A food truck, like a restaurant, is a logical vehicle for a farmer to add value to his or her product. It seems like an obvious idea, but until the Skarsgard Farms’ Harvest Truck got on the road, no area farms had stepped up to that plate. Now a month into this endeavor, farm/truck owner Monte Skarsgard has a contract with UNM to sell food at the Duck Pond five days a week starting in August. He says he already has plans for a fleet of trucks.
Skarsgard Farms is the new name for the farm and CSA formerly known as Los Poblanos Organics. In January the operation moved from its former home at Los Poblanos Historic Inn and struck out on new ground. Skarsgard Farms, which is also organic, takes up 40 South Valley acres, compared to the 3 that were under cultivation at Los Poblanos. The extra space is much-needed, as it supports an astounding 3,800 active CSA members—plus another 1,200 occasional members. (A big part of how Monte and co. have been able to feed so many people is through partnerships with farms in Colorado, California, Mexico and other places—the organic, non-local produce augments the Skarsgard CSA boxes.)
The Harvest Truck can sell food anywhere it can legally park. But so far it’s been sticking to the Los Ranchos Growers’ Market on Saturdays between 7 a.m. and 1 p.m. Skarsgard says this is the truck’s soft opening.
Two of us showed up one Saturday to find a farmy-looking girl who took our order and gave it to the cook inside. The menu is small, and it varies according to what’s available. We started with a strawberry salad, which was of a size that many would consider overwhelming. It was a huge pile of some of the freshest greens in existence, with ripe strawberries, chunks of green chile goat cheese and a dish of poppy seed dressing. Even with help from a black belt in salad inhalation, it took us a while to work through that pile of greens.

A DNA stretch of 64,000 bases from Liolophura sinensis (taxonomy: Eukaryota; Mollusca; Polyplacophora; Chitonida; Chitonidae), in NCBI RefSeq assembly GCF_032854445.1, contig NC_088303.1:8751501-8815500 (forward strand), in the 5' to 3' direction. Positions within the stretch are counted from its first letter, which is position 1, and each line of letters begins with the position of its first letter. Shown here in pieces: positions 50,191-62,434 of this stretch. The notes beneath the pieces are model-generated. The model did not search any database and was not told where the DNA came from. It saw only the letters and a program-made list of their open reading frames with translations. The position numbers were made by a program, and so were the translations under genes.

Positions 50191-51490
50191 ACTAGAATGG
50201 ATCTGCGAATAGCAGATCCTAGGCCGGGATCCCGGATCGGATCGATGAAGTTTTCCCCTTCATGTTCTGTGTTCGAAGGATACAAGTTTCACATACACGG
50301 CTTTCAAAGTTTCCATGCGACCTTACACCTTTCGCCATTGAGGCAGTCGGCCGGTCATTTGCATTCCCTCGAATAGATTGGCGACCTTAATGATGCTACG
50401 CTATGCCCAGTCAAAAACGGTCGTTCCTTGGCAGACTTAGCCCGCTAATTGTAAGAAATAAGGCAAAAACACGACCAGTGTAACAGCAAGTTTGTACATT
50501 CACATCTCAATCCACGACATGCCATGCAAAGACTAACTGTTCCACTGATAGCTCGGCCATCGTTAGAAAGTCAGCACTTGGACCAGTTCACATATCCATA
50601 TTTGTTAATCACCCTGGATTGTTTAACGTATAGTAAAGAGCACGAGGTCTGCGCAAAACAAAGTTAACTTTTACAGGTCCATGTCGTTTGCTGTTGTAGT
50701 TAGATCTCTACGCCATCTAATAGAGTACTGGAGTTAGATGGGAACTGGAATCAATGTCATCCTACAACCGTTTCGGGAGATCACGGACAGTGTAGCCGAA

We followed it with a breakfast burrito and a turkey wrap. The burrito was packed with bright yellow, freshly scrambled eggs—I’d guess three—that had been cooked with green chile and greens, along with a side of fresh salsa. It was a basic burrito, but simple in this case was preferable. We could taste the flavors of each high-quality ingredient. My only regret is not ordering the meat option: sausage made from Skarsgard Farms’ 50 or so pigs.
“The pigs eat well,” Skarsgard explains, “which makes a high-quality ingredient at a good price.”
In addition to thickly sliced white meat, the turkey wrap had some kind of herby pesto, along with brie, homegrown tomatoes and salad mix, and some of the crispiest avocado I’ve ever eaten. Crunchy is not my preferred way to consume avocado, but it didn’t hurt here. If I were to order it again I’d request green chile and mayo in the turkey wrap. (Come to think of it, I say that about almost everything I order, anywhere.)
Even if your belly is completely full, this truck serves the kind of food that makes you feel light after eating it. And it puts most restaurants to shame in the drink department. No sacchariney sweet soda fountain drinks here—on our visit, the Harvest Truck was pouring fresh lemonade, smoothies to order and sun-brewed ice coffee that was easily the best ever.
We enjoyed these delicacies at communal tables shaded by an awning. Across the aisle at market, the Skarsgard Farms’ stand was set up next to its produce delivery truck, which still bears the LPO emblem. If the Harvest Truck runs out of onions or greens during the lunch rush, restocking is as simple as walking 20 feet.
That’s by design. The menu will always be dictated by freshness and flexibility, says Skarsgard. “One week the breakfast burrito might have asparagus, another week zucchini, and then chard and bell peppers,” he says. “It’s going to be like ‘Iron Chef’ every day, depending on what’s fresh.”
Any salad or breakfast burrito